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Government's ETS stance slammed by ACT leader

Contributor:
Fuseworks Media
Fuseworks Media
Rodney Hide
Rodney Hide

Wellington, April 29 NZPA - The Government's plan to continue with the emissions trading scheme (ETS), despite Australia having decided to put it on hold, has been labelled "rash and foolish" by ACT Party leader Rodney Hide.

Australia has put its ETS on hold because its government can't get sufficient support in Parliament to pass it, and there have been calls for New Zealand to do the same so as to stay on the same footing.

Federated Farmers and other business organisations say New Zealand will be at a competitive disadvantage unless it aligns itself with Australia.

Climate change Minister Nick Smith said a "steady and consistent" approach was needed with New Zealand's ETS, which was passed by Parliament last year.

He said deferring the scheme's introduction would cause instability and uncertainty and that businesses, including foresters, had already planned substantial investments or had entered into significant contracts that would be severely disadvantaged by any change.

In an open letter to the Government today, Mr Hide said it was imperative that New Zealand's ETS be suspended so as not to subject average New Zealanders to the extra costs involved at a time when they already faced rising costs including a probable GST increase.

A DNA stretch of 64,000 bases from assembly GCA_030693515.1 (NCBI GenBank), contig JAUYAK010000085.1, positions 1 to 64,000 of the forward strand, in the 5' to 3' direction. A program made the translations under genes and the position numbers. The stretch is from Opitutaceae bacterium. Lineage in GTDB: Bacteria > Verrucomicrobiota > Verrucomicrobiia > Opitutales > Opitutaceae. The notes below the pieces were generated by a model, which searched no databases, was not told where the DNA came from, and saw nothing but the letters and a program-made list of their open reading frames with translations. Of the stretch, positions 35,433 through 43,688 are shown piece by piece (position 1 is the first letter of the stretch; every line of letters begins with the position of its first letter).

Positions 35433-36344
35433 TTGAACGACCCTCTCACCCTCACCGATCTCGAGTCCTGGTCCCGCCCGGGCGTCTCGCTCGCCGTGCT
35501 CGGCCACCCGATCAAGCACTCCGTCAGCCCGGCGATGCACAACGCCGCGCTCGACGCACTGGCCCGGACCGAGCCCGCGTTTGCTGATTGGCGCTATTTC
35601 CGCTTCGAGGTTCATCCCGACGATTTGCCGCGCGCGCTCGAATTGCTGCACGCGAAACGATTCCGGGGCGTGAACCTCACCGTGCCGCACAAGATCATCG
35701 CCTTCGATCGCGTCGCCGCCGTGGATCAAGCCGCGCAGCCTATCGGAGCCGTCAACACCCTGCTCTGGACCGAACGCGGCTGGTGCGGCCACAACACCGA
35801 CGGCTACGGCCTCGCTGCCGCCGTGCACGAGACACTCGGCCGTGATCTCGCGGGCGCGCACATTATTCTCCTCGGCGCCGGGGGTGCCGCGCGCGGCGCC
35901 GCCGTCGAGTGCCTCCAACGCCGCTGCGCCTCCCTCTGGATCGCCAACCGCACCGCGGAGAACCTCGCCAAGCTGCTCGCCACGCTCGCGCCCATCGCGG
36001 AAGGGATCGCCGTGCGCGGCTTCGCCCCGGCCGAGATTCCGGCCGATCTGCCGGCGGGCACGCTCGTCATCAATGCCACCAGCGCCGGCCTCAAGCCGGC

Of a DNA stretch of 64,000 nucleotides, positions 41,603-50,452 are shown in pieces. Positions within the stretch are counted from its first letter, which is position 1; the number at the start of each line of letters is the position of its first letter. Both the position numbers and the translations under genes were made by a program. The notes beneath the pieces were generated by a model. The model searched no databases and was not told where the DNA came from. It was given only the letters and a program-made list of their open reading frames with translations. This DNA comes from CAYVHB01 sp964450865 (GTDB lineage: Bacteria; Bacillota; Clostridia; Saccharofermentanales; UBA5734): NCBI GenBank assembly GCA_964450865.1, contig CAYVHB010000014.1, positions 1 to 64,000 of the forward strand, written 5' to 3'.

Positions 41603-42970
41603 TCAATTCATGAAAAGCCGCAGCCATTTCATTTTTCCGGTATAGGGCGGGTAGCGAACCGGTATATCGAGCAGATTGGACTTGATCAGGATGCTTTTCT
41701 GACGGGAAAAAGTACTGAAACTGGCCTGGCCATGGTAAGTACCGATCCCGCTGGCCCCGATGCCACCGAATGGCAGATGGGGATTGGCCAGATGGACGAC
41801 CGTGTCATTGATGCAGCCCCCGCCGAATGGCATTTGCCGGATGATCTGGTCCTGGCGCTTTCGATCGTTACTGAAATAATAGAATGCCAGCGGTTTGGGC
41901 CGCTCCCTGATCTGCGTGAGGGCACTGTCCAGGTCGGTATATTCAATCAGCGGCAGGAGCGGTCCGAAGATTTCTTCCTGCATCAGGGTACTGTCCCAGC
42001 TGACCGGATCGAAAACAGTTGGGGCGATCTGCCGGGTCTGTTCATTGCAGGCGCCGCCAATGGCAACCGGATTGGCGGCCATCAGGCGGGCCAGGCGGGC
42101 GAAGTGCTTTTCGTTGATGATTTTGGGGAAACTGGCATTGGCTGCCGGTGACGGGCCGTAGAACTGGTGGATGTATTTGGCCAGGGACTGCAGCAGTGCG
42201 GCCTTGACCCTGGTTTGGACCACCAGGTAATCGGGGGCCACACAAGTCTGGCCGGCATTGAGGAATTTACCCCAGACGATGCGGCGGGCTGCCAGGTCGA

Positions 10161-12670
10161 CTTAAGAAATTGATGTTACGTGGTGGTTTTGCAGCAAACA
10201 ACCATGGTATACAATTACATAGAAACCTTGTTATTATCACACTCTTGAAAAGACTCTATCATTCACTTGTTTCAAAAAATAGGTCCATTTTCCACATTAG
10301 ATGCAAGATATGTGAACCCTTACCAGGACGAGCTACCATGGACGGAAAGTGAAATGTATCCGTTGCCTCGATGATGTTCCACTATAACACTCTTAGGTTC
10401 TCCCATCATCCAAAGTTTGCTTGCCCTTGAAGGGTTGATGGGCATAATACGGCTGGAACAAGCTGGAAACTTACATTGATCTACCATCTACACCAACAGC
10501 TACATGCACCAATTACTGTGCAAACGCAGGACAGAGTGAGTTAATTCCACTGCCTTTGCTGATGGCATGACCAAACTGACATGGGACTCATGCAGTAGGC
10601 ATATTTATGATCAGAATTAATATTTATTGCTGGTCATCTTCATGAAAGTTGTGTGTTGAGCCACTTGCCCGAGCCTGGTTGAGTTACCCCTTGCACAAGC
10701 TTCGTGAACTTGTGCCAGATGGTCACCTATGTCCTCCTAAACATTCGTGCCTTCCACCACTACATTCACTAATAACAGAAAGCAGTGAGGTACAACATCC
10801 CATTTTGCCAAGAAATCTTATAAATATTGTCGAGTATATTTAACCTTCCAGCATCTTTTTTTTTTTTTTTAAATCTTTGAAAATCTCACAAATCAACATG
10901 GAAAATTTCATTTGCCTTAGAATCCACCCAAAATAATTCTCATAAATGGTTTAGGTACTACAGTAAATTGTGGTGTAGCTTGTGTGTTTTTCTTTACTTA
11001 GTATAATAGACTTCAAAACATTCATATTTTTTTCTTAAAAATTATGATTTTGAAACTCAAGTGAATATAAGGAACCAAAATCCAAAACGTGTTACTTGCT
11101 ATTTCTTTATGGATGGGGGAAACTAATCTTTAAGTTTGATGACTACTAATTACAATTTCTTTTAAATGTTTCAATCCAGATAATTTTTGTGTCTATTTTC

"It may have been tolerable, if inadvisable, to proceed with our scheme if an Australian scheme was in prospect shortly after this year's election, but this is no longer the case. To proceed when Australia has stopped is an extraordinarily rash and foolish decision which will cost jobs and lower the incomes of New Zealanders," he said.

Mr Hide said some in the electricity sector and others involved with carbon trading wanted the scheme to go ahead, but they had strong vested interests.

"It's the Government's role to take a national interest perspective."

He said Dr Smith's argument about taking into account property rights of foresters who have planted trees in the expectation of benefitting from carbon credits was misleading and "remarkably weak".

Mr Hide said plantings had fallen away in recent years and few foresters could claim their plans would be disrupted by a suspension of the ETS.

He said he suspected most of the recent new plantings were a result of government afforestation programmes as opposed to being motivated by the prospective ETS.

However, if compensation was sought, it should be considered in good faith, but legitimate claims were likely to be modest, he said.

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